Date / time
1:00 pm - 2:00 pm
Liverpool in 1862 closely resembled Beriln in 1962, both cities replete with spies. In 1862 Confederate agent James Bulloch, by a combination of deviousness and good luck, persuaded Birkenhead shipyards to construct and release two vessels, later to become The Florida and The Alabama, for Confederate use. As it turned out, that use was to lay waste to a significant proportion of the Union merchant fleet. The events brought Britain and the US close to war, averted largely by the efforts of Lord Selborne in his successive capactites as law officer of the Crown, advocate in international arbitration and Lord of Appeal in the famous case of Burnand v Rodocanachi. (1882) 7 App Cas 333. The Alabama saga has been superbly described by two lawyers whose loss we all lament, Lord Bingham and Johnny Veeder QC. This lecture takes the Alabama a step further, to discuss its implications for claims for property damage in the New Zealand earthquakes of 2010 and 2011 and for the measure of indemnity under business interruption policies for COVID-19 losses. The lecture draws heavily on the speaker’s Marine Insurance: A Legal History, published in November 2021.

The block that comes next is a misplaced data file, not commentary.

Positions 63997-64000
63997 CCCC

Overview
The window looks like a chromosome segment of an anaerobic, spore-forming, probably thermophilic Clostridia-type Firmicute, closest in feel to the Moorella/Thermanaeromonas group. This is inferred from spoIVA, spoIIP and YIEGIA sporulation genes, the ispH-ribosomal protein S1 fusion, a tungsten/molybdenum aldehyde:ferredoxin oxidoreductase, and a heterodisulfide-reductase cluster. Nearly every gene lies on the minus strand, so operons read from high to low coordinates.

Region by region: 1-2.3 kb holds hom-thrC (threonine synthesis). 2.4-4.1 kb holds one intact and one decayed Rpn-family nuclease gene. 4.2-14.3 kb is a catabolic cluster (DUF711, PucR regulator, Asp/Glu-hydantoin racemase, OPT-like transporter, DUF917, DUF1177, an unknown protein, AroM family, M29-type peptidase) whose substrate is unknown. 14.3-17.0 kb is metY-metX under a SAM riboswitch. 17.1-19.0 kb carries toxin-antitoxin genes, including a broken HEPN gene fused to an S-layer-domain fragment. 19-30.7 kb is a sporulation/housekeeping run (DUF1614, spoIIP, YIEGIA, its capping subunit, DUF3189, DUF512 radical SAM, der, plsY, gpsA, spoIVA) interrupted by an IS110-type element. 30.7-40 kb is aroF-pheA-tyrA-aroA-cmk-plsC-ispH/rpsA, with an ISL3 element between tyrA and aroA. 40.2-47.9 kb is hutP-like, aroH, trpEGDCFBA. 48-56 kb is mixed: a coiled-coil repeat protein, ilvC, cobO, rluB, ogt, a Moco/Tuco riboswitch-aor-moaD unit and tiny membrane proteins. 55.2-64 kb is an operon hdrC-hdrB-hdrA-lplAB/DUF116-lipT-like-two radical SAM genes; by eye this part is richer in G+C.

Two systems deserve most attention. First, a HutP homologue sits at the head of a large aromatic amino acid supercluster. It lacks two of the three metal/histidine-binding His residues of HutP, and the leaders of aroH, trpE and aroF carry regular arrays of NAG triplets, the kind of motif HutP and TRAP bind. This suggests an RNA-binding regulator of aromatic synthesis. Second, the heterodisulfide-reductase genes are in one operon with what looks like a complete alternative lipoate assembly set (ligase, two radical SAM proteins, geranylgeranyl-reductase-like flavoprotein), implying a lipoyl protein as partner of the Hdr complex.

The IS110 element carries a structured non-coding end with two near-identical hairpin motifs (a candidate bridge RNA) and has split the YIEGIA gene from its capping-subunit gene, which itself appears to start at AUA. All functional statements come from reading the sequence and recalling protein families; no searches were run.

Rob Merkin QC, whose attempted retirement three years ago has proved an abject failure, is Professor of Law at the University of Reading, Emeritus Professor at the University of Exeter, Honorary Professor at Auckland University and China University of Politics and Law and Special Counsel to Duncan Cotterill. Rob is past President of BILA, honorary life President of AIDA and author of a number of works on insurance law and arbitration. He sits as an arbitrator when someone is kind enough to offer an appointment.
ROB MERKIN QC